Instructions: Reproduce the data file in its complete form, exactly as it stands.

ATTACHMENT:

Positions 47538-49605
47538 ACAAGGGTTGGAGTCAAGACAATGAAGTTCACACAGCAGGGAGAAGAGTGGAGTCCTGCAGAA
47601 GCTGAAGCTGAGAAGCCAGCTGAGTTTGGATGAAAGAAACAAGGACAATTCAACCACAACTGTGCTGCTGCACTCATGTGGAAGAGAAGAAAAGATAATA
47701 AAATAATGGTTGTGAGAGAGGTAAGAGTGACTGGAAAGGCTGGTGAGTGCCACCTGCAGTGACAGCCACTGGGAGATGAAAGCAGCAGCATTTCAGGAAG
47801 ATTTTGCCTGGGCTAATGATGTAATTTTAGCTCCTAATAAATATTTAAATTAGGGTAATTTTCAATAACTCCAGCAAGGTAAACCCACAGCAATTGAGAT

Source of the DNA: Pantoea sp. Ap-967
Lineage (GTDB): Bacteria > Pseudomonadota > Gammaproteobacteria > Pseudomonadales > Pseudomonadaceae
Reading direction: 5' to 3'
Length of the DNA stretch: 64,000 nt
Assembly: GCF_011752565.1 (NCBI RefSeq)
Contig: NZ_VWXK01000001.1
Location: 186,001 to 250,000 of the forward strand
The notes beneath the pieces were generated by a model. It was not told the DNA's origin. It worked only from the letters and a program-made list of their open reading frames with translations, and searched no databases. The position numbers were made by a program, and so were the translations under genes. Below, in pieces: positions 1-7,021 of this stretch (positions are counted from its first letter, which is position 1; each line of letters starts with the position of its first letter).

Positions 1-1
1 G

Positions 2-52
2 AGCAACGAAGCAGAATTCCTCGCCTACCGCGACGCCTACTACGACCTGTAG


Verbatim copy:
Positions 47538-49605
47538 ACAAGGGTTGGAGTCAAGACAATGAAGTTCACACAGCAGGGAGAAGAGTGGAGTCCTGCAGAA
47601 GCTGAAGCTGAGAAGCCAGCTGAGTTTGGATGAAAGAAACAAGGACAATTCAACCACAACTGTGCTGCTGCACTCATGTGGAAGAGAAGAAAAGATAATA
47701 AAATAATGGTTGTGAGAGAGGTAAGAGTGACTGGAAAGGCTGGTGAGTGCCACCTGCAGTGACAGCCACTGGGAGATGAAAGCAGCAGCATTTCAGGAAG
47801 ATTTTGCCTGGGCTAATGATGTAATTTTAGCTCCTAATAAATATTTAAATTAGGGTAATTTTCAATAACTCCAGCAAGGTAAACCCACAGCAATTGAGAT

Source of the DNA: Pantoea sp. Ap-967
Lineage (GTDB): Bacteria > Pseudomonadota > Gammaproteobacteria > Pseudomonadales > Pseudomonadaceae
Reading direction: 5' to 3'
Length of the DNA stretch: 64,000 nt
Assembly: GCF_011752565.1 (NCBI RefSeq)
Contig: NZ_VWXK01000001.1
Location: 186,001 to 250,000 of the forward strand
The notes beneath the pieces were generated by a model. It was not told the DNA's origin. It worked only from the letters and a program-made list of their open reading frames with translations, and searched no databases. The position numbers were made by a program, and so were the translations under genes. Below, in pieces: positions 1-7,021 of this stretch (positions are counted from its first letter, which is position 1; each line of letters starts with the position of its first letter).

Positions 1-1
1 G

Positions 2-52
2 AGCAACGAAGCAGAATTCCTCGCCTACCGCGACGCCTACTACGACCTGTAG